Thursday, April 24, 2014

Post 54: More about Ultrasonic Rangefinders (and Arduino)

Back in post 50, I complained about the background load variation of Linux causing me inaccurate rangefinder results. So I bought an Arduino Micro. Since I had worked in C language off and on for 20+ years, that part of the transition was no particular problem. And after a bit of trouble I got my HC-SR04 device yielding more consistent readings than I had gotten from the Pi.

I suppose many Raspberry Pi addicts started with an Arduino -- or maybe not. But there is a vast gap between them:
                                          Raspberry Pi        Arduino Micro
                     CPU speed        700MHz              16MHz
     avail. program memory       200+mb              32k (flash RAM)
                      file system       gigabytes             0
             operating system        Linux                  i/o support, boot loader

And the programming environment exists exclusively on a host computer. On my iMac it's the -- which connects via USB micro plug. This connection provides power, downloader, data-in, data-out and a pseudo console. It all "seems" pretty smooth. Arduino source programs are called "sketches." And they are kept track of conveniently on my Mac. My main problem is that program memory is flash RAM. It (necessarily) persists whether or not power is maintained. Maybe it's my setup ( / Arduino Micro) but when I compile and download a new sketch this often fails: download is supposed to do a reset (there is also a button) so the new program can take over, but this doesn't always work. Things hang in "downloading" and other problems. Irritating, but not impossible.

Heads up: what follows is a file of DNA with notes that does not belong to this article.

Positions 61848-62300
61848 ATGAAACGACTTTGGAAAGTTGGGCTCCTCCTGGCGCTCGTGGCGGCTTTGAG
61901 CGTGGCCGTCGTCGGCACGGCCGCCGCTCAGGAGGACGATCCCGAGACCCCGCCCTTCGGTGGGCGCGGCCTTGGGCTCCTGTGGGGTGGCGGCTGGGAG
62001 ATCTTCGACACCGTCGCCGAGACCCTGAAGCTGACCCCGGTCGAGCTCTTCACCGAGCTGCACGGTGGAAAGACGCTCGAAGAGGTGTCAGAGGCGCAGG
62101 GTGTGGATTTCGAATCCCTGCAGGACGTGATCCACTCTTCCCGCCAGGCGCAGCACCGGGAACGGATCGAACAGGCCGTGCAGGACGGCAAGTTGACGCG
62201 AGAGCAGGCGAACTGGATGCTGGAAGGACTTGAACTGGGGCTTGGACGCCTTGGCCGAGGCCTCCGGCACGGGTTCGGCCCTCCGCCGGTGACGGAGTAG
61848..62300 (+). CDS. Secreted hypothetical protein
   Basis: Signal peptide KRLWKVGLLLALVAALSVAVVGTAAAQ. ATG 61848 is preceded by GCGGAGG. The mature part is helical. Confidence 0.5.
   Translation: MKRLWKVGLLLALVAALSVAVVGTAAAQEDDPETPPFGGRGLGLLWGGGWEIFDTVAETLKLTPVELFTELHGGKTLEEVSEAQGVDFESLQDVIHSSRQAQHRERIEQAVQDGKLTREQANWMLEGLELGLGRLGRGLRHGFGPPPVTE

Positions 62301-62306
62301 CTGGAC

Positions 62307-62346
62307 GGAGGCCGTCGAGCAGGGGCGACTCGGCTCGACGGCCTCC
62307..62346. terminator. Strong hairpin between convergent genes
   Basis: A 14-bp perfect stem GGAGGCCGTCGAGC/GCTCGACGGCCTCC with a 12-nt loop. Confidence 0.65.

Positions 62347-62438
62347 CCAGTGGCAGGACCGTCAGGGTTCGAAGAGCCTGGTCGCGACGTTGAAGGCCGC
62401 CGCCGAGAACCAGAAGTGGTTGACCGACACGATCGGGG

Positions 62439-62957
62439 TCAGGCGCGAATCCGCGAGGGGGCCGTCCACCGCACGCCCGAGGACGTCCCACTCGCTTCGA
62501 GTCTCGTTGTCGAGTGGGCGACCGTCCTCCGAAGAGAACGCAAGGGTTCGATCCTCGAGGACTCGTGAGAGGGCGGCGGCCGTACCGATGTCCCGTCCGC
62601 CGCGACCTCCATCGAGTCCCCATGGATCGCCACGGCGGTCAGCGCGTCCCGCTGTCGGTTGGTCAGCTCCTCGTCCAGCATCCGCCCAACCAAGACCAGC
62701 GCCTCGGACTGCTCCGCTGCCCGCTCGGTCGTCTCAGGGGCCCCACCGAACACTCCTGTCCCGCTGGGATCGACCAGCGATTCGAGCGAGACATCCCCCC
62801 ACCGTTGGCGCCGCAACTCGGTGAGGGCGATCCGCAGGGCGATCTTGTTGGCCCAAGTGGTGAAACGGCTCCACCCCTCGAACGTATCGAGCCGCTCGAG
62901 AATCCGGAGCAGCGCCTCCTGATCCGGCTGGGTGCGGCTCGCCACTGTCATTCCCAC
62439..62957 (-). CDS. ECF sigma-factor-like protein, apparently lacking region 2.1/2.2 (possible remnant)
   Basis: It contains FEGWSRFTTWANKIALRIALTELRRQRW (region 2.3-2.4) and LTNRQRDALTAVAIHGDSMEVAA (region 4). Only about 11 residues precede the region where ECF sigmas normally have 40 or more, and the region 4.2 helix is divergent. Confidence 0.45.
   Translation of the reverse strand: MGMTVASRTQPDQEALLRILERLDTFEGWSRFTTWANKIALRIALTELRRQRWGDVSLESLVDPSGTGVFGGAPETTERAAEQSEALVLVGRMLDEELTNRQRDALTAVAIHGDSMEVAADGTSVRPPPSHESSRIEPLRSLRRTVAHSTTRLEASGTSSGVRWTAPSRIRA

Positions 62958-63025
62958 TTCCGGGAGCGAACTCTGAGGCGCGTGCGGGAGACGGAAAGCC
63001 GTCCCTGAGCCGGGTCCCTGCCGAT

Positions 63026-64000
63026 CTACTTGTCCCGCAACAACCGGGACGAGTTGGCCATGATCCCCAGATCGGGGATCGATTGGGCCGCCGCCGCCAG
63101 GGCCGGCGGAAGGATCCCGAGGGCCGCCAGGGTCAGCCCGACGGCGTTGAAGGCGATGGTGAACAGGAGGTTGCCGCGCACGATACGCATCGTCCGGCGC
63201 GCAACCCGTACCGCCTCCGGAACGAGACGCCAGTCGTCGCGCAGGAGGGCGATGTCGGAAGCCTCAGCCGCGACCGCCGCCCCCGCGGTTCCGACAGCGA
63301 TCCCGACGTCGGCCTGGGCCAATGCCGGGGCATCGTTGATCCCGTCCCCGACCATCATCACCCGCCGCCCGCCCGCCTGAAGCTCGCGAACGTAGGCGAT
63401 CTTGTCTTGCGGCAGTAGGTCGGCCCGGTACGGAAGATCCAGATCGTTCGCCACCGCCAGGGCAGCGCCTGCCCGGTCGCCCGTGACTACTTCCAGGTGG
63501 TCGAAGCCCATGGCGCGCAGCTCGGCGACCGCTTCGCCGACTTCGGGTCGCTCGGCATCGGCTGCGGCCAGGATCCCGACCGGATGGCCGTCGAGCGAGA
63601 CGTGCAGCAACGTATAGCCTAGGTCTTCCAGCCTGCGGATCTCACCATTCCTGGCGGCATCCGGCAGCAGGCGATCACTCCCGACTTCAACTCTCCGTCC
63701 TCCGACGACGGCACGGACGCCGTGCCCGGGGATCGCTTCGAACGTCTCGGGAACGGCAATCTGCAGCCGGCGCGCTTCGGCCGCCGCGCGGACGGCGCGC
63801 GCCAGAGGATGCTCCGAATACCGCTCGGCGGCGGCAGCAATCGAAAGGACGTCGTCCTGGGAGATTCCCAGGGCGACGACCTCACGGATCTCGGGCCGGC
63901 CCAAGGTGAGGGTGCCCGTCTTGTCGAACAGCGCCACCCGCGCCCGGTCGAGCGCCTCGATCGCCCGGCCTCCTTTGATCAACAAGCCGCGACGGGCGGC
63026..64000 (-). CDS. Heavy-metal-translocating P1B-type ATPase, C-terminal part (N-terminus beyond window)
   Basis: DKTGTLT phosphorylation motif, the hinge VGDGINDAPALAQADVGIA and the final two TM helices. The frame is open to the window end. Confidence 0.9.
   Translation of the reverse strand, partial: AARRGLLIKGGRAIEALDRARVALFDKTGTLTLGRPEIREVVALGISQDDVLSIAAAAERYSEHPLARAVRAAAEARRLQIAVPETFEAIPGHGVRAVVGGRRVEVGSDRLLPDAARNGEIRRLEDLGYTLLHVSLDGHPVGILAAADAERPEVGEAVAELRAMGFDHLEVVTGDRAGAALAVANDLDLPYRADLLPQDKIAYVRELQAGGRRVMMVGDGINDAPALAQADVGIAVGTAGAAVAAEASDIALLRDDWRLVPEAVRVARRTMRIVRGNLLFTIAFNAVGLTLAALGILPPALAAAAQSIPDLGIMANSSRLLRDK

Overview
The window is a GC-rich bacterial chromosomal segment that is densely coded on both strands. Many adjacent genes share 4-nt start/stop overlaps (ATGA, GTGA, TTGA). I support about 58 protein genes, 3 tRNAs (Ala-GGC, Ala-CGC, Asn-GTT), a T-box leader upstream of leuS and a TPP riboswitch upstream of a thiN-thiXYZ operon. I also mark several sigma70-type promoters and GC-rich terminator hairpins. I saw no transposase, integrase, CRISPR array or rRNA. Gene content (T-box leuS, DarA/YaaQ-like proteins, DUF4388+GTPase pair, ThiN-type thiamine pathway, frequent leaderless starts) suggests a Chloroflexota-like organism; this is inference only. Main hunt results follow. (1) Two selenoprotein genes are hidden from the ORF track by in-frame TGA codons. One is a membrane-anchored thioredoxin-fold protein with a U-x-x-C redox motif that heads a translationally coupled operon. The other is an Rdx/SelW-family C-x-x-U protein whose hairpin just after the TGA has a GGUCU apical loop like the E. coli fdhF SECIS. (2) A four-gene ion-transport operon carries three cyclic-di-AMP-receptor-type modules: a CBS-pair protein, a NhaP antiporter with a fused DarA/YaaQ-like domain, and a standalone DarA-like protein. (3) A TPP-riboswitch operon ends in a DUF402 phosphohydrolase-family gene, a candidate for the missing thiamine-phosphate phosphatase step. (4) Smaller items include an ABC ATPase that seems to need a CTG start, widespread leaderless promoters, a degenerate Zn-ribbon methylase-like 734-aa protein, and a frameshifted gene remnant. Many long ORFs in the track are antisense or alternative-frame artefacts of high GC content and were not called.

But this is supposed to be a Raspberry Pi blog. 

But No. 2: there are lots of systems that involve Arduinos slaved (wired or wireless) to a Pi.

Wednesday, April 16, 2014

53: I Try the "Prototyping Pi" Shield

As I grew tired of breadboard clutter and pulled out wires, I fell for Adafruit's $16 shield. Here's a pic of my still-messy setup:
The good bit: those screwed-down wires are going to stay put! The adjacent sockets are nice and tight, too.

Small complaints: it would be convenient to have extra screw (or insertion) connectors for GND, 3.3v and 5v. Also, When I screwed patch wires into the out-facing connectors the Pi footprint gets big.

Bigger complaint: Note the drawn-on red arrow and dotted line in the photo: That's the Pi camera ribbon cable. The dotted line indicates the approximate location of the camera socket beneath the shield. Before I added the shield the camera worked. But not after. As you can see, the camera is offset from the motherboard plug. Pushing the shield down twisted the ribbon and scratched off a few ribbon wires. Luckily, I have a spare cable but I'm not risking it with the Prototyping Pi. It's back to ye olde breadboard for me.

Two other thoughts:
1. Before I ever ordered the Pi camera I suspected that that cable was going to be trouble.

2. I take no pleasure in soldering. I would like a better breadboard where adding a new wire doesn't cause two previous wires to be loosened or pulled out. Any of you familiar with ZIF connectors?
ZIF standing for "zero insertion force." PCs used to come with these things so the enterprising could trade up chips when they inevitably got faster, denser or cheaper. ZIFs have fallen out of favor now that manufacturers have realized that upgrading chips diminished computer sales. But I digress.

What I'd like is a ZIF-like breadboard. The little lever above is in the open position. Once the chip was plugged in you you merely push the lever down and, voila, you have a reliable, semi-permanent circuit. Now, my perfected breadboard couldn't be just one big ZIF. Here's an off-the-cuff example:
What do you think?

Monday, April 14, 2014

52: Another Mistake of Mine

Back in post 49 I complained that the breadboard T-connector that I ordered from was wired backwards in relation to the breadboard rails. But that was only because I plugged it into the wrong end of the breadboard. The two ends are not symmetrical in relation to the positive and ground rails. So here is a picture of it plugged in correctly:

So, it's a pretty good deal after all. Except for my comments in post 45.